Representative case report
A 55-year-old man presented to us with pyorrhea from the sternotomy site of 11 months duration. His past medical history was significant for a coronary artery bypass grafting (CABG) operation that was performed 2 years earlier [using the left internal mammary artery (IMA) and a saphenous vein graft]. A superficial sternal wound infection developed a few days postoperatively. The patient received anti-bacterial treatment (amoxicillin-clavulanic acid per os) for 3 months and wound care that did not lead to any clinical improvement. Subsequently, he underwent a second operation with extended sternal wound debridemend, which included partial sternectomy. Seven months after the second operation he developed signs of inflammation in the sternotomy site as well as purulent discharge. He received several combinations of antimicrobial agents including rifampin and ciprofloxacin per os for 4 months, which did not lead to control of the infection. The patient was admitted to our hospital for the management of recurrent mediastinitis.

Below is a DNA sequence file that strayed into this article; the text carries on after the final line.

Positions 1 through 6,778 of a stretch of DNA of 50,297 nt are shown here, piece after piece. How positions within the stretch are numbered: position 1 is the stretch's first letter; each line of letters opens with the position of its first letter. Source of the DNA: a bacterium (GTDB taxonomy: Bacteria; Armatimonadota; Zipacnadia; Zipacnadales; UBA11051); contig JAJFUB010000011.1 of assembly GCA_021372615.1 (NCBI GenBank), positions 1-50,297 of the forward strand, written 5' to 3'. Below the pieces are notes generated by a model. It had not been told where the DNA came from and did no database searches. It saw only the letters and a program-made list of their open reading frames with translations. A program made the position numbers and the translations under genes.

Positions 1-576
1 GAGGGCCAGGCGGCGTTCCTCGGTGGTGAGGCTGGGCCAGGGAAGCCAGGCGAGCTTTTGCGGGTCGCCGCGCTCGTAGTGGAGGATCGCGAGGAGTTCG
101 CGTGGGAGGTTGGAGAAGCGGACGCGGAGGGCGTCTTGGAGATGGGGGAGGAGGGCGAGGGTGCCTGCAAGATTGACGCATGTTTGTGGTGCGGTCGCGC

His past medical history was also significant for a spinal column operation due to protrusion of a lumbar intervertebral disk 3 years earlier. In addition, ulcerative colitis was diagnosed 15 years earlier for which the patient had not received any medications for five years prior to his admission to our hospital.
Physical examination on admission showed a fistula of the median sternotomy site with purulent discharge (Figure 1) and local signs of inflammation (redness, tenderness, swelling and increased temperature). Palpation of the upper chest revealed swelling in the area of the suprasternal notch (Figure 2). The patient was afebrile and had normal blood pressure, pulse rate, and respiratory rate.
Routine laboratory tests including a complete blood count, hematocrit, hemoglobulin, blood urea, serum creatinine, blood glucose, liver function tests, and urinalysis did not show abnormal findings except for an increased platelet count (617,000/mm3). C-reactive protein (CRP) and erythrocyte sedimentation rate (ESR) were elevated (CRP = 1.43 mg/dl with normal values < 0.50 mg/dl, and ESR = 34 mm/first hour with normal values 0-20 mm). A computed tomography scan of the thorax showed a big cavity in the mediastinum that was in direct contact with the aorta and the trachea (Figure 3). Pseudomonas aeruginosa, Enterococcus faecalis and Staphylococcus aureus were isolated from cultures of 3 different samples of the discharge.
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